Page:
The prophets are loaded with questions. In fact, pull out the prophetic questions and you have nothing but puny statements from whiny critics. Jonah is by far my favorite example of prophetic dissent, whereby the entire book ends with a question delivered, in a twist of irony, from God, which leaves the reader puzzled:

“‘And should I not be concerned about Nineveh, that great city, in which there are more than a hundred and twenty thousand persons who do not know their right hand from their left, and also many animals?’”(4:11)

Job, despite his over-characterization as a figure of confidence and humble submission, is also saturated with poignant, even offensive questions:

‘Why did I not die at birth, come from the womb and expire?…Why is light given to one in misery, and life to the bitter in soul, who long for death, but it does not come, and dig for it more than for hidden treasures; who rejoice exceedingly, and are glad when they find the grave? Why is light given to one who cannot see the way, whom God has fenced in? For my sighing comes like my bread, and my groanings are poured out like water. Truly the thing that I fear comes upon me, and what I dread befalls me. I am not at ease, nor am I quiet; I have no rest; but trouble comes.’ (3:11, 20-26)

“Why are times not kept by the Almighty, and why do those who know him never see his days?... From the city the dying groan, and the throat of the wounded cries for help; yet God pays no attention to their prayer.” (24:1,12)

We also cannot forget the Psalms:

“How long, O Lord? Will you forget me forever?” (Psalm 13)
“O God, why do you cast us off forever? Why does your anger smoke against the sheep of your pasture?” (Psalm 74)

We then can turn to the New Testament:

Zechariah, father of John the Baptist, struggles, “How will I know that this is so? For I am an old man, and my wife is getting along in years?”(Luke 1:18)
Mary questions: “How can this be since I am a virgin?” (Luke 1:34)

Dare we be reminded of Jesus, quoting Psalm 22, “My God, my God, why have you forsaken me?” (Mt. 27:46).

We could go on and on, an endless adventure through the many questions posed by God’s people in the midst of devastation and despair- waiting, even hoping, for God to be near, to be present, and to act in and for God’s people, maybe even the whole world?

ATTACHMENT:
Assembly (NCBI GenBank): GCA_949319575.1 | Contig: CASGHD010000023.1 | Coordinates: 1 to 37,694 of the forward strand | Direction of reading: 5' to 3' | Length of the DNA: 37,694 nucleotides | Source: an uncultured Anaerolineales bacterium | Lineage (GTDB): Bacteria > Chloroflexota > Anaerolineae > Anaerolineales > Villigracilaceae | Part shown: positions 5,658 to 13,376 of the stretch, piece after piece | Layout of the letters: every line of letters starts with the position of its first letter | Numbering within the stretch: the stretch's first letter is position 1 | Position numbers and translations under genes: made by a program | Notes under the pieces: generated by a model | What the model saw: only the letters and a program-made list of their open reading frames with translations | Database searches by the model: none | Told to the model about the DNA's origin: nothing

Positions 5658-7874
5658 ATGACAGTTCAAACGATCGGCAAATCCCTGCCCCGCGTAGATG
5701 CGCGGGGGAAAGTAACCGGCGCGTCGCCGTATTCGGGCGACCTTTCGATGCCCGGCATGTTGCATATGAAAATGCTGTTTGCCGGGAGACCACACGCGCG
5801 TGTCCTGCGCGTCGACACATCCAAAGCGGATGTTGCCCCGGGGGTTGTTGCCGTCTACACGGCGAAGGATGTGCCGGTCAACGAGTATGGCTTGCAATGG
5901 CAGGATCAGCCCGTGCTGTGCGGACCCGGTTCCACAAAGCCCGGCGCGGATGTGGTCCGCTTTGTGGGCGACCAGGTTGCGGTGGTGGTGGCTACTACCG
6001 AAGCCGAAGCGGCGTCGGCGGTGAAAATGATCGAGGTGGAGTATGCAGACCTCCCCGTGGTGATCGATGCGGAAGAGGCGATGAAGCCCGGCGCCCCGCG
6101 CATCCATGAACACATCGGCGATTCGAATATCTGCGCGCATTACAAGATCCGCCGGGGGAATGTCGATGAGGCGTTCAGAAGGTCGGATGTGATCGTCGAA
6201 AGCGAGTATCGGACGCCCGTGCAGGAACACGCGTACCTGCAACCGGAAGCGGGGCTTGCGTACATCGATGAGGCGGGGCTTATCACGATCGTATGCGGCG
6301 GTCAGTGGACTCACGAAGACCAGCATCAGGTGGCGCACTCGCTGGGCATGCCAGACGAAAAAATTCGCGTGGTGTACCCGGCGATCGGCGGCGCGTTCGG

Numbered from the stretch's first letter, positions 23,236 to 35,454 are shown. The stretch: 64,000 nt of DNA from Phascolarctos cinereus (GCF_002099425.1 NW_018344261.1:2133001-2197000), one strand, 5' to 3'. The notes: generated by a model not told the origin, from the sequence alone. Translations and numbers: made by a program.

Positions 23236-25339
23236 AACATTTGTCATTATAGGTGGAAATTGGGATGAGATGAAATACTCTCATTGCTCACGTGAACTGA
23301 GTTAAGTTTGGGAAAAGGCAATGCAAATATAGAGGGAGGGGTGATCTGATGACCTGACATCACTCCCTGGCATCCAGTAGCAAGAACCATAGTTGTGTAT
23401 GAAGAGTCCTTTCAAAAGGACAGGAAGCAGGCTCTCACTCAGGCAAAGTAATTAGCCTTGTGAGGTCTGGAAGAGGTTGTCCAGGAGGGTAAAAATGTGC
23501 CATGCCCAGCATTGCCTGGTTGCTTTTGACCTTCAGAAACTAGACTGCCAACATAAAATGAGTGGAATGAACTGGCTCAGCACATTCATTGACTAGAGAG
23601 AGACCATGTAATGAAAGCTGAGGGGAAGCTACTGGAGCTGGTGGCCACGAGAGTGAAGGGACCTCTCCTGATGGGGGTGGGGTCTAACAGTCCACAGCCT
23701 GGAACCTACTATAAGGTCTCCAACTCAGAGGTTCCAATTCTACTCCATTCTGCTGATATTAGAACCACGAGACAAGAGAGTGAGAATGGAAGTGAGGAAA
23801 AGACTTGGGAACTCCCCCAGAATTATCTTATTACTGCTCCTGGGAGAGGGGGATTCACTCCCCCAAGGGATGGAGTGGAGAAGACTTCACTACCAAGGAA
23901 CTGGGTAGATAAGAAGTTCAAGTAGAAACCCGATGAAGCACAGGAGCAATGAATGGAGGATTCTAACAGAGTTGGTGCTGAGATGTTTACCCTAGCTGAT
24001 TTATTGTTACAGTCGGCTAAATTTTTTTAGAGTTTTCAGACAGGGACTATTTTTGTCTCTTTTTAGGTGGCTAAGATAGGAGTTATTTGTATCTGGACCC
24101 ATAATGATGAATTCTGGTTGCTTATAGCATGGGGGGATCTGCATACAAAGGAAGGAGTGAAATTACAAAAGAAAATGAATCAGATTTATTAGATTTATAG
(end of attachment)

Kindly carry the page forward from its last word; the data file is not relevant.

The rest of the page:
Are these the marks of cynics? Are they pessimistic remarks of faithless people? It appears as though questions are not avoided by the biblical narrative and characters there within, rather underscored and highlighted as par for the course.

Then there is Thomas. We know him by one little yet powerful word that has marked him forever: doubt.

I find this amusing because Thomas never actually poses a question. In fact, all of the questions listed above, especially the one elicited by Jesus on the cross, are far more distressing than anything Thomas utters. Yet we do not refer to Moses as doubting Moses; Job as doubting Job (in fact, we celebrate his apparent “faith” [1]). The psalmists are not doubting Psalters; Mary not the doubting virgin. We certainly would refuse to refer to Jesus as the doubting Messiah or cynical Christ. But Thomas, despite his only other recorded statements in Scripture, “Let us also go [with Jesus], that we may die with him” (John 11:16), is forever marked as a doubter, one preoccupied by questions about the resurrected Christ. We fail to hear that Thomas, as legend has it, was the one to bring the gospel to India. It is said that Tomas’ longing to “die with Christ” would also eventually come to fruition, eventually martyred for his faith. Still, we know him as doubting Thomas.

But Thomas’ speculation is our speculation. Thomas’ pilgrimage, a sojourning in between the tension to die with the Messiah yet also unsure about the real possibility and hope for resurrection, is our quest and crossroad experience. And questions can be a mark of faith…